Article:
Interest (I) is the charge for borrowing money from a bank or lender. Interest is calculated by multiplying the principal amount of a loan (P), interest rate (R), and period (T) and dividing by 100.

I = (P*T*R)/100

For example, the interest on a $2,000 loan will be $200 per year at 10%.


Payroll is the money you pay your employees each month, week, or hour to compensate them for their work.

Payroll includes money you pay them in cash and their wages, vacation time, and other benefits.


Goodwill is the value of a company’s assets that exceeds the company’s assets. Simply, it is the premium over the actual value of the company.

It is an asset that a business owns but whose value exceeds the sum owed to creditors. It is regarded company’s non-financial assets.

Return On Investment (ROI)

The Return on Investment (ROI) is a measure of the financial success of an investment.

The ROI measures the annual profit made by an investment compared to the cost of making that investment.

The formula for calculating return on investment is Profit/Investment.

Journal Entry

A journal entry is an entry you must make in your accounting system to indicate an event or transaction that has occurred. The purpose of the journal entry is to provide a record of the trade that happened.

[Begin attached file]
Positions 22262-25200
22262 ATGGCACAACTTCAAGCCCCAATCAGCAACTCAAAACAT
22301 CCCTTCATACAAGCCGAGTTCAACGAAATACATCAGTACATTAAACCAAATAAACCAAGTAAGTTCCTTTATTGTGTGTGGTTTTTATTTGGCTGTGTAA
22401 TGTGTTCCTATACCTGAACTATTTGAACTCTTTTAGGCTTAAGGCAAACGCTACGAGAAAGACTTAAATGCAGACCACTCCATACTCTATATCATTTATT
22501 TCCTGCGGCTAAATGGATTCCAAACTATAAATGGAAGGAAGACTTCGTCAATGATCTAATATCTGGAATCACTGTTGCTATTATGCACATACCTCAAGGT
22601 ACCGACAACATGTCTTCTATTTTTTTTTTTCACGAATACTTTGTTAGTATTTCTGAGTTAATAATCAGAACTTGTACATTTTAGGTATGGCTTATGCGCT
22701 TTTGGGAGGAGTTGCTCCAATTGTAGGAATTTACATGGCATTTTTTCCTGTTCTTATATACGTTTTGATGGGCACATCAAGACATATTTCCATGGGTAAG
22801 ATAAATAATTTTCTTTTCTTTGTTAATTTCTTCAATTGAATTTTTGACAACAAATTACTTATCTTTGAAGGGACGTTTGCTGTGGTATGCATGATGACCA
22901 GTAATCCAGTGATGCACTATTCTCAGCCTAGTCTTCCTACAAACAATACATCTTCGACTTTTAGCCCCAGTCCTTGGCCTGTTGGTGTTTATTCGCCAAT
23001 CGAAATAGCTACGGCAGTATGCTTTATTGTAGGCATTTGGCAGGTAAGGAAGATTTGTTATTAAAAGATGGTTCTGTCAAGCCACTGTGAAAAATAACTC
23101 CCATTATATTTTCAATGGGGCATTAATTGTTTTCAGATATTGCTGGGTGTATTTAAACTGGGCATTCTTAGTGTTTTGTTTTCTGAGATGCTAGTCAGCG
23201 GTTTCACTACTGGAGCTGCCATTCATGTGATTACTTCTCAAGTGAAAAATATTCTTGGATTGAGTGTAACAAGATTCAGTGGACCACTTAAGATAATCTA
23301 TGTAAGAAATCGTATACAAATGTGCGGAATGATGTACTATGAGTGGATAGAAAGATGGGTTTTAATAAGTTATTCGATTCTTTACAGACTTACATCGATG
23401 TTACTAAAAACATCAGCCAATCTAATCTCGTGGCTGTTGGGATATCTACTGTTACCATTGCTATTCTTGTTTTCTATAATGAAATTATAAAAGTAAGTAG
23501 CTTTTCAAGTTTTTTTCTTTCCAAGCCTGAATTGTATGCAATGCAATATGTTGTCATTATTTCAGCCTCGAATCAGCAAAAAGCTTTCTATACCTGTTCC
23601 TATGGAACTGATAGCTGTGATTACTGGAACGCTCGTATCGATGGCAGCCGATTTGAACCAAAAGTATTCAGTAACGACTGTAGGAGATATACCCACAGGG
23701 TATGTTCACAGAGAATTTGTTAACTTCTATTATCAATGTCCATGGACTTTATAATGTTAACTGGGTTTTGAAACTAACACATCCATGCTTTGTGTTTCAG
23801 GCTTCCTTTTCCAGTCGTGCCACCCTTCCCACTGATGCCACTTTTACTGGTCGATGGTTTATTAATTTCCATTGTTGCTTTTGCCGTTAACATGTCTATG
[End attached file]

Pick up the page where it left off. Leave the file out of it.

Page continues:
Journal entries are used to control the accounting records, as well as to keep track of the financial activities of your business.


A ledger is a book used to record a business’s financial transactions. It is also called a cash book or an account book.

A ledger is typically used to record transactions in a particular business account. The information recorded in the ledgers can be used to calculate profit and loss and make future forecasts.

Trial Balance

A trial balance lists all debits and credits, such as assets, liabilities, and owner’s equity accounts, at a particular time.

The trial balance is used to prepare the financial statements and compare them to the actual financial statements to determine any errors or omissions.

Profit Loss Statement (P&L)

A profit and loss statement (P&L) shows the income and expenses of the business. The purpose of this statement is to indicate how much profit or loss each department made in a particular period.

Balance Sheet (BS)

A balance sheet is a financial statement listing a company’s assets and liabilities. It displays the overall health of the company’s finances.

The balance sheet determines the value of your assets and the cost of purchasing. Additionally, it displays the assets you own and your current cash balance.

Also Read:

7 Best Accounting Software For Schools.

7 Best Auto Dealership Accounting Software.